Superlatives can be used without nouns.

Superlatives can be used without nouns. :

1. This one is the fastest.
2. I am the greatest.
3. You are the nicest of the lot.
4. She has just bought a new car.
5. It is the fastest.
6. Ten full - strength, please.

Note : "fastest" means "fastest car."

In "fastest car" - the word 'car' is dropped.

1. I am the oldest in the family.
2. Get the cheapest.

Note :

the oldest = the oldest person
the cheapest = the cheapest thing
the blind = the blind people

Certain adjectives can be used with the definite article THE to talk about groups of people.

The unemployed = The unemployed people
The blind = The blind people
The deaf = The deaf people
The mentally ill = The mentally ill people
The handicapped = The handicapped people
The poor = The poor people
The old = The old people
The dead = The dead people
The rich = The rich people

(only certain adjectives can be used in this way)

1. The rich are getting richer.
2. The poor are getting poorer.

"The Indian" means "all (the) Indian people."
"The British" means "all (the) British people."
"The Japanese" means "The Japanese people."

But one person cannot be called “a Indian."
It is 'an Indian.'

Study the following sentences.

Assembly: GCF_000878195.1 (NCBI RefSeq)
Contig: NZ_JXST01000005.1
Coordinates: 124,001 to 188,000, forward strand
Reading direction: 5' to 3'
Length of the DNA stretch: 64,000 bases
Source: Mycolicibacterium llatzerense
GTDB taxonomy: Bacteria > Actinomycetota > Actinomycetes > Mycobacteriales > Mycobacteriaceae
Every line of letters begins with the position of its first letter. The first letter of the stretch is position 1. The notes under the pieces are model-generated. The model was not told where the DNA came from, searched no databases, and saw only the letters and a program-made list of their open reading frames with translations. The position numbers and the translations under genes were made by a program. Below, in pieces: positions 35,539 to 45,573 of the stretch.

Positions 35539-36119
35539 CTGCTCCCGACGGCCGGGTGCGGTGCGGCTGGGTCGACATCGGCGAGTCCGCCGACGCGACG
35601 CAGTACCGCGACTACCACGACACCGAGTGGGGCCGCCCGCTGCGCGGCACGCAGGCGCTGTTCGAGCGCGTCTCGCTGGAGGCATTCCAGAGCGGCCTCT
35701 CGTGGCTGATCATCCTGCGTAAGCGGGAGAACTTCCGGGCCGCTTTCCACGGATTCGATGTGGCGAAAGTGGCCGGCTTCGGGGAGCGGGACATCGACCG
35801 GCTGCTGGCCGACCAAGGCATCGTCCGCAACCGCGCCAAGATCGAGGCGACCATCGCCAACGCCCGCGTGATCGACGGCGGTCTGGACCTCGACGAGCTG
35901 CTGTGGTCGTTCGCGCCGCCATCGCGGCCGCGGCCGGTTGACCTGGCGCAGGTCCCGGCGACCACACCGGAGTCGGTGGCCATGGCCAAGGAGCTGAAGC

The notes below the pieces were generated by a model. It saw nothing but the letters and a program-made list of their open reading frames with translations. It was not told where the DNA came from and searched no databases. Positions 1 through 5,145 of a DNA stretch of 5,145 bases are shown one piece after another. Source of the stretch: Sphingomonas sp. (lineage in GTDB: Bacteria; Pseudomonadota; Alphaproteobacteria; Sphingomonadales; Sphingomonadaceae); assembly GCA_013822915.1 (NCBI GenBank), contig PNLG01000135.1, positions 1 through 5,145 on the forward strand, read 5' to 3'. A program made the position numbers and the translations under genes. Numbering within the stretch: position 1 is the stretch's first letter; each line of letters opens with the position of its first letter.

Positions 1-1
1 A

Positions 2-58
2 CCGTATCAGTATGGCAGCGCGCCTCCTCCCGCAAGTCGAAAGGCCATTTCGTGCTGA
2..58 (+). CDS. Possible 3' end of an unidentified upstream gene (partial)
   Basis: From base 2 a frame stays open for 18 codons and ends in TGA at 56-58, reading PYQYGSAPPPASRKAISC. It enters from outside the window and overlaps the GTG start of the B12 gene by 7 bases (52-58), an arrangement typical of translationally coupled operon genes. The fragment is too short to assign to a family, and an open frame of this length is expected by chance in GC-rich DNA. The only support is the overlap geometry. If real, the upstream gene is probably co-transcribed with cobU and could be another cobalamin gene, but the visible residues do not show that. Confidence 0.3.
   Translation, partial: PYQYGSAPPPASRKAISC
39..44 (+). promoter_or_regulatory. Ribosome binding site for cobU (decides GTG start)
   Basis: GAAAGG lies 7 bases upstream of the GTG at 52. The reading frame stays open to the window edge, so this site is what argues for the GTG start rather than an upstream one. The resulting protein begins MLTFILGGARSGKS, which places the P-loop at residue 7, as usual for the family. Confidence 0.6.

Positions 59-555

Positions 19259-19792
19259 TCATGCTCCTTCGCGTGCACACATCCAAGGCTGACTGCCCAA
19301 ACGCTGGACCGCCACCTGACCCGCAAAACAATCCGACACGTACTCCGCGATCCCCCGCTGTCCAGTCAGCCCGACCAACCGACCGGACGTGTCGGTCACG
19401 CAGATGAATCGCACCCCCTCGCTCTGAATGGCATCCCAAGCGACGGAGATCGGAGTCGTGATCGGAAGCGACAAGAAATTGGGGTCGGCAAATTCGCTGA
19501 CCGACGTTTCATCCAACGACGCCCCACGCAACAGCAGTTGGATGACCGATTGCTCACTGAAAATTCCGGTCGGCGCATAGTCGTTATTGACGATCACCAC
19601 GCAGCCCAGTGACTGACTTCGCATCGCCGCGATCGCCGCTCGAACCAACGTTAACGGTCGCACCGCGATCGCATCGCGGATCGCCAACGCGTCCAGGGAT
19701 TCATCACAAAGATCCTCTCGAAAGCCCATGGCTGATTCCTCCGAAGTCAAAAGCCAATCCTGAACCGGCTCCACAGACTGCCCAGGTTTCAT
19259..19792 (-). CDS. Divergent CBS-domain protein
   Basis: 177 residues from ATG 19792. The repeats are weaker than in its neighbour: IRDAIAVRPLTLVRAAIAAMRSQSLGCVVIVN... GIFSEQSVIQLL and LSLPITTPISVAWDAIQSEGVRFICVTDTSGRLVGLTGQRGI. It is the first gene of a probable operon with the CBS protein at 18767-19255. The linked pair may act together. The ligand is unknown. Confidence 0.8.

1. The accused is set free. (The accused person)

2. I don't need your car. I have my own. (My own car)

3. The beautiful is not the same as the good. (The beautiful thing & the good thing)

Sometimes, adjectives are used with "the" to general abstract ideas or without the following noun.

ANY : (adverb) (usually in questions or negatives) - in the least, at all

1. I can't stay any longer.
2. Do you feel any better?
3. I asked her to clean the floor. But it doesn't look any different to me.
4. Iron is more useful than any other metal.

But if we say,

"Iron is more useful than any metal" (not correct)
any metal - it has negative meaning. It may include iron also.

"Iron is more useful than any other metal", (correct)

Here meaning is definite - any other metal means metal other than iron.

Some rulers are more brave than prudent.

Here some qualities of the subject are compared.

Superlatives can be used without nouns.

Superlatives can be used without nouns. To HOME PAGE

The Grammar Index

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